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Hostel Takeover: Part One

Suzanne M. Amaducci

On our New Miami blog we often talk about Miami’s role as a trendsetting market for the hospitality industry. Over the last few years, Miami has been a popular launching point for luxury brands, such as The Thompson Miami Beach, Ian Schrager’s EDITION  Hotel South Beach, SIXTY Hotel’s Nautilus South Beach, AC Hotel by Marriott  and fashion designer Tommy Hilfiger’s revitalization of The Raleigh Hotel as a hotel and private club. Each of these brands is competing in an luxury arms race to appeal to affluent travelers. However, Miami’s best kept secret, and potentially most lucrative, may just be a high-end hostel appealing to the elusive millennial market and its estimated $220 billion in annual spending power.

Hostels, long the lodging of choice with the international backpacking set rather than the international jet set, have long been a mainstay in Europe, but have struggled to take off in America. However, since opening in 2012 in the shell of an old motel to the north of South Beach, Freehand has quickly become a popular destination for both locals and tourists. For locals, it’s a popular hangout known for its food, drinks and entertainment. Tourists are attracted to its appeal to locals, trendy reputation and low rates. Unashamedly casual and low-key, Freehand is reminiscent of old Miami Beach and offers an affordable escape from the glitz and glamour of its more luxurious neighbors.

The economics behind Freehand’s success with the millennial market are pretty straightforward:

Minimize startup and fixed costs by staying off the beaten path and renovating an existing building, decrease overhead by eliminating traditional luxuries and amenities and increase occupancy, all while making up for the loss of traditional revenue drivers by putting greater emphasis on food and beverage sales, which also appeals to locals. While the average room in Miami Beach goes for $242 per night, Freehand charges an average of $42 per night for a spot in an eight-bed room. Freehand also offers private rooms for an increased cost, but for those traveling in groups and looking to spend minimal time at the hotel, a multiple bed room is an ideal substitute for booking a block of rooms at a traditional hotel.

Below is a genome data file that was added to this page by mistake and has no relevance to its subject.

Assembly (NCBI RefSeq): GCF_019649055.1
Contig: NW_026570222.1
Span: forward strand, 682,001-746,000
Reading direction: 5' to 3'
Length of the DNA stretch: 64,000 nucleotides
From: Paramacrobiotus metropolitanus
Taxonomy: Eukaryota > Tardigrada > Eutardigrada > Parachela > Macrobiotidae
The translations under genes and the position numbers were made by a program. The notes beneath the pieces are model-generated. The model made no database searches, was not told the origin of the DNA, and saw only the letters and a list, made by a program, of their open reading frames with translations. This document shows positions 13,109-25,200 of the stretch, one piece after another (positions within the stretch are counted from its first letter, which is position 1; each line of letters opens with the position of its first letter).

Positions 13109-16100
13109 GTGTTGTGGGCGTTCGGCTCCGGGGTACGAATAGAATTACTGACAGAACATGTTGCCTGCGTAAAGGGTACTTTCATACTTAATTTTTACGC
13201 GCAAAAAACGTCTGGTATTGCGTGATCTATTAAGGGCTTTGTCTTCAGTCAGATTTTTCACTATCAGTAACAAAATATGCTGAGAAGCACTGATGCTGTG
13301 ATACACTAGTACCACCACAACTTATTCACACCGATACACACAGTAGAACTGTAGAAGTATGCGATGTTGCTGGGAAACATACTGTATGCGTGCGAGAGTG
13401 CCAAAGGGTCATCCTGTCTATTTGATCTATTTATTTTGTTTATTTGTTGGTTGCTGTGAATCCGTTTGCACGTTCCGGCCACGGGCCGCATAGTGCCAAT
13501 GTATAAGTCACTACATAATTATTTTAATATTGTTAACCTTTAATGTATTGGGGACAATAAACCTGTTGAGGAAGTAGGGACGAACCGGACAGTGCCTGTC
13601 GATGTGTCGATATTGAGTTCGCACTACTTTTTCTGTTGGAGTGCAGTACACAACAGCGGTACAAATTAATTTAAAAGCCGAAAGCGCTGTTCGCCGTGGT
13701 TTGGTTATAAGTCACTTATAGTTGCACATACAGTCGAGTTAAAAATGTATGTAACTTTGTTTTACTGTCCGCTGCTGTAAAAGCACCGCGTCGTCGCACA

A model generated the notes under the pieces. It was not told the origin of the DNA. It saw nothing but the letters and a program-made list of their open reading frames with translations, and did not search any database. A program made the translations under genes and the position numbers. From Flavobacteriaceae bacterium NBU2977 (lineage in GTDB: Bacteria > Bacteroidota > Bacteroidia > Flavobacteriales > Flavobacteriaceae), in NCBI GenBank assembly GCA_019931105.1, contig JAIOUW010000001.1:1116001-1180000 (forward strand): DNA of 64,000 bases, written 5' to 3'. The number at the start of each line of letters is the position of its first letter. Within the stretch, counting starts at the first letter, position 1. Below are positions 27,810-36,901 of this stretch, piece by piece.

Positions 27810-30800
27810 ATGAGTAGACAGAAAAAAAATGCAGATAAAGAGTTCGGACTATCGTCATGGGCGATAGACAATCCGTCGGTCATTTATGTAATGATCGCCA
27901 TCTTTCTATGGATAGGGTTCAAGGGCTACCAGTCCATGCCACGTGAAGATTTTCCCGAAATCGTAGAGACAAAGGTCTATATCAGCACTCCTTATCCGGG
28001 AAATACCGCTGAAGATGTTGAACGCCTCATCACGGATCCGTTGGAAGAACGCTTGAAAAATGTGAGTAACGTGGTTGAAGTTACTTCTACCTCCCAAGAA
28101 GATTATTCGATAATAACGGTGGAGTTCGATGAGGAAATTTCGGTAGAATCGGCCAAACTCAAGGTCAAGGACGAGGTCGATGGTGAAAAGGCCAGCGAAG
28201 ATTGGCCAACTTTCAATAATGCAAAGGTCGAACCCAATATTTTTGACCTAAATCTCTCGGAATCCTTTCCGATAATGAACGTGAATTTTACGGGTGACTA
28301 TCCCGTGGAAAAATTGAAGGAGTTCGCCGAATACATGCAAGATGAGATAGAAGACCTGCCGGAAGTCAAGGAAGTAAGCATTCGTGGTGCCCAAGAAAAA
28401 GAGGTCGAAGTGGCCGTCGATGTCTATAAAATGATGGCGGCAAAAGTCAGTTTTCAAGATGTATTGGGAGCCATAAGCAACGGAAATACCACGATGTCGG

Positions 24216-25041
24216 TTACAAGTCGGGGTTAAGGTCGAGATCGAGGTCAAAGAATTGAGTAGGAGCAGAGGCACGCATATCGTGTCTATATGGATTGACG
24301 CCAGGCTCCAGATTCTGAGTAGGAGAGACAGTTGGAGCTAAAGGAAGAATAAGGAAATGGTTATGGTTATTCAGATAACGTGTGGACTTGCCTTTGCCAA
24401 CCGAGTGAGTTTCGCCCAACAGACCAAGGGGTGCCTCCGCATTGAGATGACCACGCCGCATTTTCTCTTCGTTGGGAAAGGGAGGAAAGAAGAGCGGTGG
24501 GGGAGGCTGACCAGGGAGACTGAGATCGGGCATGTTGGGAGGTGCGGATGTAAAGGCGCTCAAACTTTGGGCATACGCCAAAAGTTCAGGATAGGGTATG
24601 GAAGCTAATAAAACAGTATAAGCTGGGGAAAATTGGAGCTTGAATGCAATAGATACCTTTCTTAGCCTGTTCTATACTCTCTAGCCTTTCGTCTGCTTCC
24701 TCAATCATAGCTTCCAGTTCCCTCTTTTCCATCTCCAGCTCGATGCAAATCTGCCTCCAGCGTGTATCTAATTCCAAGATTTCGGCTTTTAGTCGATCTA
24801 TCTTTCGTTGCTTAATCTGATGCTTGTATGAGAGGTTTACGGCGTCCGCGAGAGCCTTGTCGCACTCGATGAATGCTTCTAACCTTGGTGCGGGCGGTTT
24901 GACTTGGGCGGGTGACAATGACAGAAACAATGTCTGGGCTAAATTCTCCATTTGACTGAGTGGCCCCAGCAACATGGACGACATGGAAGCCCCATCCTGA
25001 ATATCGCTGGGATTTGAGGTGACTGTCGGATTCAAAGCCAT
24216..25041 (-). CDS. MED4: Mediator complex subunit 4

The Wall Street Journal  recently highlighted Freehand’s success and the ensuing interest from major investors, such as Ronald Burkle’s Yucaipa Cos., AllianceBernstein and Invesco Ltd., who believe the formula that made Freehand such a hit in Miami can be replicated in other markets across the country with just a few tweaks. Freehand recently opened a second location in Chicago, and European hostel chain, Generator Hostels, is reportedly close to buying property for its first U.S. location in Miami Beach, down the street from Freehand.

A major factor fueling investor interest is the hope that hostels may be a way for the institutional hospitality industry to fill the gap between itself and sharing economy poster child, Airbnb, by appealing to a broader demographic of travelers not yet ready to take the leap to being hosted in a stranger’s house. This gap in the hospitality market which hostels look to fill is immense, and millennials are the key drivers. Consider that in only seven years millennials fueled the growth of Airbnb to become the world’s third largest hospitality brand, valued at an estimated $20 billion, placing it comfortably ahead of Starwood and Wyndham and only a few billion in market cap behind Hilton and Marriott. However, despite Airbnb’s success in disrupting the hospitality market, according to a recent survey of millennials, only 3.9% of millennials used Airbnb to book their most recent leisure trip, as opposed to 5.4% who stayed at a hostel, 17.9% who stayed with friends or family and 38.2% who stayed at a hotel. While these statistics only paint a part of the picture, they show that given the size of the millennial hospitality market, a small market share can reap huge returns and indicate an untapped market with growth potential in what many consider to be a saturated market for traditional hospitality.

Like Airbnb, hostels appeal to millennials because they offer something different, not just a room, but an experience that is unique, local and worth sharing with others. To put it in other words, millennials are more likely to post a picture of their experience at Freehand than their stay at a name brand hotel down the street. While it may take time for hostels to win over other genres of travelers not willing to give up on luxury and amenities, hostels manage to bridge the gap between the uniformity offered by the major flags and the extreme opposite end of the spectrum dominated by Airbnb.

In the next post in this series, we’re going to dive in to what you need to know about millennials, Miami and how the two come together to create an ideal hostel market.

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